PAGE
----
Hard to say with precision, but Third Way, the non-partisan think tank, asked the design team at the Washington, D.C. office of Gensler & Associates, an architecture and interior design firm that specializes in sustainable projects like a complex that houses the NFL’s Dallas Cowboys. The talented designers saw a blooming desert and a cozy arctic village, an old urban mill re-purposed as an energy producer, a data center that integrates solar panels on its sprawling flat roofs, a naval base and a humming transit hub.

In the converted mill, high temperat…

Seeing the Light on Nuclear Energy

If you think that there is plenty of electricity, that the air is clean enough and that nuclear power is a just one among many options for meeting human needs, then you are probably over-focused on the United States or Western Europe. Even then, you’d be wrong.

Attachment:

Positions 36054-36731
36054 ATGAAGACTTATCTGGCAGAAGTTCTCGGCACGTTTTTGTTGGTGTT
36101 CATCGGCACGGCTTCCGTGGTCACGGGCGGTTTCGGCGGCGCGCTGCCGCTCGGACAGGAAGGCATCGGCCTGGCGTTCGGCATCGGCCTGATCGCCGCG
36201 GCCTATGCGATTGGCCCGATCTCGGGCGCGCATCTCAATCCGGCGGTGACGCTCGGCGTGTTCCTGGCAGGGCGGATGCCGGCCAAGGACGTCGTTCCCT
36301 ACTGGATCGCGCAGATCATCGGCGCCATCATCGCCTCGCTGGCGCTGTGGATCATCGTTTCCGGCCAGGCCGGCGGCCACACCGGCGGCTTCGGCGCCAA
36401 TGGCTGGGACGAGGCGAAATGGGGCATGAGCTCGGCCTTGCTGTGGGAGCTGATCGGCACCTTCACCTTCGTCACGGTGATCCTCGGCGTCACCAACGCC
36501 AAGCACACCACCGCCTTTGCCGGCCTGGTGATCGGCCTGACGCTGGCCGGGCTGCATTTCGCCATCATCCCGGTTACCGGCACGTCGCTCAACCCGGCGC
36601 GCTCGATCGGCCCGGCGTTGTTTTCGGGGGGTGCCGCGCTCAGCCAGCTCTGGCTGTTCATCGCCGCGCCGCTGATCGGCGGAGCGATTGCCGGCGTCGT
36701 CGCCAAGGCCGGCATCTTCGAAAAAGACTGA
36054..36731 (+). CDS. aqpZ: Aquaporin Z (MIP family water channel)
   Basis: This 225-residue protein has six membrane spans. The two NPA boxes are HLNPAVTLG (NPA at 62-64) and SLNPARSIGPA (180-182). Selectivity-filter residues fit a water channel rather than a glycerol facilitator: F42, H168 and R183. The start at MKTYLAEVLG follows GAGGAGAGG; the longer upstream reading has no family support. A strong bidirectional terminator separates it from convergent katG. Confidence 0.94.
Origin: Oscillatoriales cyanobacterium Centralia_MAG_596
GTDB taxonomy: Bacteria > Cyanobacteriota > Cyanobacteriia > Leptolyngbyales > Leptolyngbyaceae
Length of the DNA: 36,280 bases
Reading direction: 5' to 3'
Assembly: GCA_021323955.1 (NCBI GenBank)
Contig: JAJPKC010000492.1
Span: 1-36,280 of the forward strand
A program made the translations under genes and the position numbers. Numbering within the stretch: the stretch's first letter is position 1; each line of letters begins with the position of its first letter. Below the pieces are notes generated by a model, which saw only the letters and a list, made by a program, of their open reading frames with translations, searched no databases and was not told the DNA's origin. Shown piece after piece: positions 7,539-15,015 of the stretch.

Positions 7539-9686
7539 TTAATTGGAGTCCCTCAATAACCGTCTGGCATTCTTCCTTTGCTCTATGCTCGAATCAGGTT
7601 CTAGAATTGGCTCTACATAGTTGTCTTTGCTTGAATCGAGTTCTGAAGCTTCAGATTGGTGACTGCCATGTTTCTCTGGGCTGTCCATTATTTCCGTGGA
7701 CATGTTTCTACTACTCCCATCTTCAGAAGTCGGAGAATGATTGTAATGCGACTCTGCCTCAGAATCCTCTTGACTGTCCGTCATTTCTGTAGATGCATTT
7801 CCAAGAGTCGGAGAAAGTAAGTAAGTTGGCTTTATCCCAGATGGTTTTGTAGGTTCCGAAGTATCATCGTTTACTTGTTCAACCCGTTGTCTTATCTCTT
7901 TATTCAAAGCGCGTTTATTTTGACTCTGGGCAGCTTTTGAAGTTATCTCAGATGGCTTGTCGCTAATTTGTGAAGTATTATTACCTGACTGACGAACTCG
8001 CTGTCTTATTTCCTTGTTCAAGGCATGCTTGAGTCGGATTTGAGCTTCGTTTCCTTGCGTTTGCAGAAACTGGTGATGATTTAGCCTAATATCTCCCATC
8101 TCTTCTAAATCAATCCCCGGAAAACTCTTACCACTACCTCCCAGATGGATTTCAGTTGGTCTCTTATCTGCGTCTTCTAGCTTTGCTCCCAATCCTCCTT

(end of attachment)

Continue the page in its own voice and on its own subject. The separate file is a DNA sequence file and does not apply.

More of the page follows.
That’s the idea at the heart of a new book, “Seeing the Light: The Case for Nuclear Power in the 21st Century,” by Scott L. Montgomery, a geoscientist and energy expert, and Thomas Graham Jr., a retired ambassador and arms control expert.


Billions of people live in energy poverty, they write, and even those who don’t, those who live in places where there is always an electric outlet or a light switch handy, we need to unmake the last 200 years of energy history, and move to non-carbon sources. Energy is integral to our lives but the authors cite a World Health Organization estimate that more than 6.5 million people die each year from air pollution.  In addition, they say, the global climate is heading for ruinous instability. E…